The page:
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Philosophy of Law Books

You are currently browsing 31–40 of 74 new and published books in the subject of Philosophy of Law — sorted by publish date from newer books to older books.

For books that are not yet published; please browse forthcoming books.

New and Published Books – Page 4

  1. Bruno Latour

    The Normativity of Networks

    By Kyle McGee

    Series: Nomikoi Critical Legal Thinkers

    The first extended study of Bruno Latour’s legal theory, this book presents a critical reconstruction of the whole of Latour’s oeuvre to date, from Laboratory Life to An Inquiry into the Modes of Existence. Based on the powerful insights into normative effects that actor-network theory makes...

    Published October 9th 2013 by Routledge

  2. Rethinking Law as Process

    Creativity, Novelty, Change

    By James MacLean

    Rethinking Law as Process draws on insights from 'process philosophy' in order to rethink the nature of legal decision-making. While there have been significant developments in the application of ‘process’ thought across a number of disciplines, little notice has been taken of Whiteheadian...

    Published September 23rd 2013 by Routledge

  3. Justice as Attunement

    Transforming Constitutions in Law, Literature, Economics and the Rest of Life

    By Richard Dawson

    The meaning of an expression resides not in the expression itself but in the experience of a person’s engagement with it. Meaning will be different not only to different people but also to the same person at different times. This book offers a way of attending to these different meanings. This way...

    Published August 9th 2013 by Routledge

  4. Justice and the Ethics of Legal Interpretation

    By Susanna Lindroos Hovinheimo

    Justice and the Ethics of Legal Interpretation addresses how it is that legal texts -laws, statutes and regulations – can, and do have meaning. Conventionally, legal decisions are justified with reference to language. But since language is always open to interpretation, and so cannot fully justify...

    Published June 25th 2013 by Routledge

  5. Law and Art

    Justice, Ethics and Aesthetics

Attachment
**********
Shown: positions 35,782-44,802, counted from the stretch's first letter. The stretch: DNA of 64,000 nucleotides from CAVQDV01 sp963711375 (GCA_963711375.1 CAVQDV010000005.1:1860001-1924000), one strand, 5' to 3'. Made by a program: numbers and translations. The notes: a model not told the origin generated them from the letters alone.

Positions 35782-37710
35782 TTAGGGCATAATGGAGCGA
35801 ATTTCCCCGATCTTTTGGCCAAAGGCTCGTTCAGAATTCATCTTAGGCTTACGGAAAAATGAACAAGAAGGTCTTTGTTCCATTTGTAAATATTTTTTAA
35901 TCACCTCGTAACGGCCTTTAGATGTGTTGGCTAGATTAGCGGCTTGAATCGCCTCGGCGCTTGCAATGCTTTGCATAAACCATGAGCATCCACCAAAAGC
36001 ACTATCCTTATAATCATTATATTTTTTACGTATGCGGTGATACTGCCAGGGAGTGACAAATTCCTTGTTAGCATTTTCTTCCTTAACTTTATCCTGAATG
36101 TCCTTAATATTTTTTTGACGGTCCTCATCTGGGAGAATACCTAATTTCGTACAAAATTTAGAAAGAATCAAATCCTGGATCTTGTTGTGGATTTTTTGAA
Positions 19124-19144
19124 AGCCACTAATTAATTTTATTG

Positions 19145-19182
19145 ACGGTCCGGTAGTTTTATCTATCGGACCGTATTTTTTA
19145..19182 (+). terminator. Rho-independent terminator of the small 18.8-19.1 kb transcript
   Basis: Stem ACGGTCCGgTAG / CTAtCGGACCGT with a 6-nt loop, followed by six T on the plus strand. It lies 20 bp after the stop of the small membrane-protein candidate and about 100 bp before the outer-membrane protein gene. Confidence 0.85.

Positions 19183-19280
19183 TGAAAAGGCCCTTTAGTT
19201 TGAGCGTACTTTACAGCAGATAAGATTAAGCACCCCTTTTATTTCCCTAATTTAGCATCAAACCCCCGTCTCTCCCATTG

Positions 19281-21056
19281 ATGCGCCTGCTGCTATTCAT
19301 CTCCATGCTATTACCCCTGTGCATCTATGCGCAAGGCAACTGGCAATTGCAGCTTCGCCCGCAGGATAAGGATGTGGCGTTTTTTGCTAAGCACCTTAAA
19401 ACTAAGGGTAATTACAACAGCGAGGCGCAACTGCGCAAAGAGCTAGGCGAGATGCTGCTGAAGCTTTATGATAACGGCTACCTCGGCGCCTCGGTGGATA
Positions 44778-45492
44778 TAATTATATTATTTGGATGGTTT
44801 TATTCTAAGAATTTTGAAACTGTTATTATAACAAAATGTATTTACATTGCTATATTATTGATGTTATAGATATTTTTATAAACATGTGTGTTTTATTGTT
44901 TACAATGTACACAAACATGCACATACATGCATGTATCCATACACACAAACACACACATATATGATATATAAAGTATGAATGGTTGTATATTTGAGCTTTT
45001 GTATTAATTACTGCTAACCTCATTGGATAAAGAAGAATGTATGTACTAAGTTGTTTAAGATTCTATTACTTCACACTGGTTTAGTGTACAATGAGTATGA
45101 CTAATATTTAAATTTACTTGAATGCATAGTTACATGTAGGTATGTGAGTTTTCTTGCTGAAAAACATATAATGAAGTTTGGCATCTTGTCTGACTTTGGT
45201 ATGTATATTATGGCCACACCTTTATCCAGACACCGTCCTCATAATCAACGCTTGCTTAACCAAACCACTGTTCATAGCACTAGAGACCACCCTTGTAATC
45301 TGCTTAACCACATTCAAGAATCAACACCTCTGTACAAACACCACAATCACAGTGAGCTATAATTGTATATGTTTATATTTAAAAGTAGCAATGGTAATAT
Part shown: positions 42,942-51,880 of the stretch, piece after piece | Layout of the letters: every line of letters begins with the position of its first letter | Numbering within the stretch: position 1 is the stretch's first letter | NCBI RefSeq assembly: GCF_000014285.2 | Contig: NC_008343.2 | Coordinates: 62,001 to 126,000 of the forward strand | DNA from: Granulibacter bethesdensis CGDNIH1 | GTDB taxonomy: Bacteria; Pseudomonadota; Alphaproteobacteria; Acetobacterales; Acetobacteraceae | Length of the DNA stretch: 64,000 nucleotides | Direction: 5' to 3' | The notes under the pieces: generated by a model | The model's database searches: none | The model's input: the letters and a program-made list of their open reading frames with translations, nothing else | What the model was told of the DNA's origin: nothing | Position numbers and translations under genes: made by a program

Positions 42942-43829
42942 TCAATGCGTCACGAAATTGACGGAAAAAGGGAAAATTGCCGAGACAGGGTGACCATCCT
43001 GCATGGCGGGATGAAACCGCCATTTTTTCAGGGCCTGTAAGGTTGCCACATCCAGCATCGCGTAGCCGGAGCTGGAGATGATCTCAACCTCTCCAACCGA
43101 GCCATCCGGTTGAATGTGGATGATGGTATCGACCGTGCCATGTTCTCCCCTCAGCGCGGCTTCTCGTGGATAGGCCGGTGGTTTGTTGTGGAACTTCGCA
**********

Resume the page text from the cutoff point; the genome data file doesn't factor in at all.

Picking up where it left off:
Edited by Oren Ben-Dor

    In engaging with the full range of 'the arts', contributors to this volume consider the relationship between law, justice, the ethical and the aesthetic. Art continually informs the ethics of a legal theory concerned to address how theoretical abstractions and concrete oppressions overlook...

    Published February 20th 2013 by Routledge-Cavendish

  6. Evil and Moral Psychology

    By Peter Brian Barry

    Series: Routledge Studies in Ethics and Moral Theory

    This book examines what makes someone an evil person and how evil people are different from merely bad people. Rather than focusing on the "problem of evil" that occupies philosophers of religion, Barry looks instead to moral psychology—the intersection of ethics and psychology. He provides...

    Published December 19th 2012 by Routledge

  7. Jacques Derrida: Law as Absolute Hospitality

    Law as Absolute Hospitality

    By Jacques de Ville

    Series: Nomikoi Critical Legal Thinkers

    Jacques Derrida: Law as Absolute Hospitality presents a comprehensive account and understanding of Derrida’s approach to law and justice. Through a detailed reading of Derrida’s texts, Jacques de Ville contends that it is only by way of Derrida's deconstruction of the metaphysics of presence, and...

    Published November 30th 2012 by Routledge

  8. Punishment

    By Thom Brooks

    Punishment is a topic of increasing importance for citizens and policymakers. Why should we punish criminals? Which theory of punishment is most compelling? Is the death penalty ever justified? These questions and many others are addressed in this highly engaging guide. Punishment is a critical...

    Published November 13th 2012 by Routledge

  9. Divine Violence

    Walter Benjamin and the Eschatology of Sovereignty

    By James R. Martel

    Divine Violence looks at the question of political theology and its connection to sovereignty. It argues that the practice of sovereignty reflects a Christian eschatology, one that proves very hard to overcome even by left thinkers, such as Arendt and Derrida, who are very critical of it. These...

    Published October 1st 2012 by Routledge

  10. Foundations of Freedom

    Welfare-Based Arguments Against Paternalism

    By Simon R. Clarke

    Series: Routledge Studies in Contemporary Philosophy

    What makes individual freedom valuable? People have always believed in freedom, have sought it, and have sometimes fought and died for it. The belief that it is something to be valued is widespread. But does this belief have a rational foundation? This book examines answers to these questions that...

    Published June 19th 2012 by Routledge